“Myself, if I had a place that I wanted to improve, I would never go interviewing the people that were leaving another place anyway. I would be more concerned with the positive, then the negative.”
I once watched a very successful company fall apart because management was not concerned with the negative. People were leaving and nobody asked why. Had they done a few exit interviews, management would have learned of a host of internal problems before critical mass caused the business to fail. But they were immersed in only the ‘positive’ and had no interest in problems that could have been addressed. In the end they were calling people and begging them to come back.
Information is the most valuable asset in any endeavor- a business, a farm, a family, a community. Finding out what doesn’t work, even in a different place unconnected to your own, can be valuable in avoiding the same mistakes. The alternative can mean learning ‘the hard way’.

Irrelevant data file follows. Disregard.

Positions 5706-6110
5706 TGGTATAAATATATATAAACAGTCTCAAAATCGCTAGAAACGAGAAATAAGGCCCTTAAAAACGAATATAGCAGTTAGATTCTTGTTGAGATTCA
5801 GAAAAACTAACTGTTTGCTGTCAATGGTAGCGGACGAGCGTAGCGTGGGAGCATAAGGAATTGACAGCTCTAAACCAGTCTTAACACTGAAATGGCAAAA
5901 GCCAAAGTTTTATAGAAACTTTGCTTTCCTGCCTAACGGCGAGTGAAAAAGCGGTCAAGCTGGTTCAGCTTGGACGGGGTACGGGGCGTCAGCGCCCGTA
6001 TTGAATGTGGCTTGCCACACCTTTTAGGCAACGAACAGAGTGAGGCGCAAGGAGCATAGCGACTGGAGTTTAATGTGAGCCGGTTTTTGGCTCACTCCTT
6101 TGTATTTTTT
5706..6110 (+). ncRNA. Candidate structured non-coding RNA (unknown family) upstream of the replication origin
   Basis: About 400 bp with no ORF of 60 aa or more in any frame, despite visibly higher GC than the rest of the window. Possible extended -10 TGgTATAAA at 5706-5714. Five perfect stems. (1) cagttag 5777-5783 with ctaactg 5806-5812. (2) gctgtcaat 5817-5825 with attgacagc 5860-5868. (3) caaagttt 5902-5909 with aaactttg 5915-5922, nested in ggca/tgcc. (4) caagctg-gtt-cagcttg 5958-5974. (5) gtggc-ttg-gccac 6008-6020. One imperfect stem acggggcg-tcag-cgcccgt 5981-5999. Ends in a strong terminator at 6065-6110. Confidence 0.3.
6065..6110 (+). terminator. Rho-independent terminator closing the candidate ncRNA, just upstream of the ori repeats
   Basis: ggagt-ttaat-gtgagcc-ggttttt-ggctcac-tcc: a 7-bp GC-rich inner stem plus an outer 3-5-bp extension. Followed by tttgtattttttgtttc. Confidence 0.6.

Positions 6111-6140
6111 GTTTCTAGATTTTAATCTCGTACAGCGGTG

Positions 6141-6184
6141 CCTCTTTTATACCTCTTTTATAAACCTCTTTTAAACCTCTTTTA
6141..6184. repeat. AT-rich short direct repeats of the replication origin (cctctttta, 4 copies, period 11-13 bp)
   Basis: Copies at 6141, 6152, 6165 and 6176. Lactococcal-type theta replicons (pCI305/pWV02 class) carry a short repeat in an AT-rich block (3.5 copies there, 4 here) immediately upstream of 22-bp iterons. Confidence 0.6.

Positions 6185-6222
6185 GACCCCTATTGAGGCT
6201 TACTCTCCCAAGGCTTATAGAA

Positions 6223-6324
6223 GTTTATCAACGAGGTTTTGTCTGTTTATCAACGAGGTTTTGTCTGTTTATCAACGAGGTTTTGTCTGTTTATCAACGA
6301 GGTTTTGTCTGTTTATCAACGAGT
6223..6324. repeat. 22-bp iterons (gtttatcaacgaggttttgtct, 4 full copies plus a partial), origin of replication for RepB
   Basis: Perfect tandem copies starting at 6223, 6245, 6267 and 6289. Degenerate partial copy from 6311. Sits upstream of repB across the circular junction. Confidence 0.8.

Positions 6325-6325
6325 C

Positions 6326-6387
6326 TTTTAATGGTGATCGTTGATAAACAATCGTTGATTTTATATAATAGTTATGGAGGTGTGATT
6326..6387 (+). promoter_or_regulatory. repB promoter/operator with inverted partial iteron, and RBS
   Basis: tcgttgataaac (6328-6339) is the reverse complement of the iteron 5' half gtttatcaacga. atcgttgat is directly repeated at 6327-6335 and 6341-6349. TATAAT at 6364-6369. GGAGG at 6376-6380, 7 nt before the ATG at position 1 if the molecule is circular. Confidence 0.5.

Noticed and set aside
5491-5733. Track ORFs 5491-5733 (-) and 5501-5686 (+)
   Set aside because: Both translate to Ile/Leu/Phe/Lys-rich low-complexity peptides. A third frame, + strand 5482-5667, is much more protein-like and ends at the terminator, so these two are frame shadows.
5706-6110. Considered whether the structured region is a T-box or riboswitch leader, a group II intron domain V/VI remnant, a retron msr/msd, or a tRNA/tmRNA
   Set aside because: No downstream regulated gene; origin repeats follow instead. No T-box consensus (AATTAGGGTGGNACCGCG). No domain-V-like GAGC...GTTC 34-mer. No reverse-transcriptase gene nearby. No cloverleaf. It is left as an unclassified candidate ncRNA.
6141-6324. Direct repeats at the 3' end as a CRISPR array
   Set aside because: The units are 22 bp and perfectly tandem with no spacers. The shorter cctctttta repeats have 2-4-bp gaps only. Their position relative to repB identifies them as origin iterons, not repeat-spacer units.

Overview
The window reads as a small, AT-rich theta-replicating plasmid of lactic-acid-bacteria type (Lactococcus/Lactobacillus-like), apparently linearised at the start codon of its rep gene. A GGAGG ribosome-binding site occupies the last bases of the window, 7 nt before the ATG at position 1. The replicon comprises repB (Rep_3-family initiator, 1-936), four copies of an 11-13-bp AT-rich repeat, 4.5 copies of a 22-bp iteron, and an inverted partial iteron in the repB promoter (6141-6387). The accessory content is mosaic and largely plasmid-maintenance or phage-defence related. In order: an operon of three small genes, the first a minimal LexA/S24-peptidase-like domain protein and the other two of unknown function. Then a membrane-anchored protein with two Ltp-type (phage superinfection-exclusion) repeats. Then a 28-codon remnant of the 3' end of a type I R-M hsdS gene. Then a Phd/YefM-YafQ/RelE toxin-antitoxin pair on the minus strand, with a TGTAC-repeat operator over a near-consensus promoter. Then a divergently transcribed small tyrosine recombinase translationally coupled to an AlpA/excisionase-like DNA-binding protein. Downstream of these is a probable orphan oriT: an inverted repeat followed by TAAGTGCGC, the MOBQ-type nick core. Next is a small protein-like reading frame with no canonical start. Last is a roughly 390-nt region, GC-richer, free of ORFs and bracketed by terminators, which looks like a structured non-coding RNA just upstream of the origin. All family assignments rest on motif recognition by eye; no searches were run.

When I was young, intentional communities were called communes. I never knew of one that succeeded long term. Different personalities, different visions, different goals (or approaches to those goals) lead to disharmony. Short term ‘internships’ work because people stay long enough to get what they want from the experience without getting burned out from the oppressive nature of communal living. I would never want to feel my option for eating in solitude was to heat soup over a candle! Some humans thrive on chaos, most don’t. People need space, some more than others, to recharge.
About a decade ago there was a local visionary who bought 50 acres to create an intentional community. It was promoted heavily. He is still trying to sell memberships. These things don’t work unless everyone is very attuned, and even then, most people change over time, and may not want what they did in the past.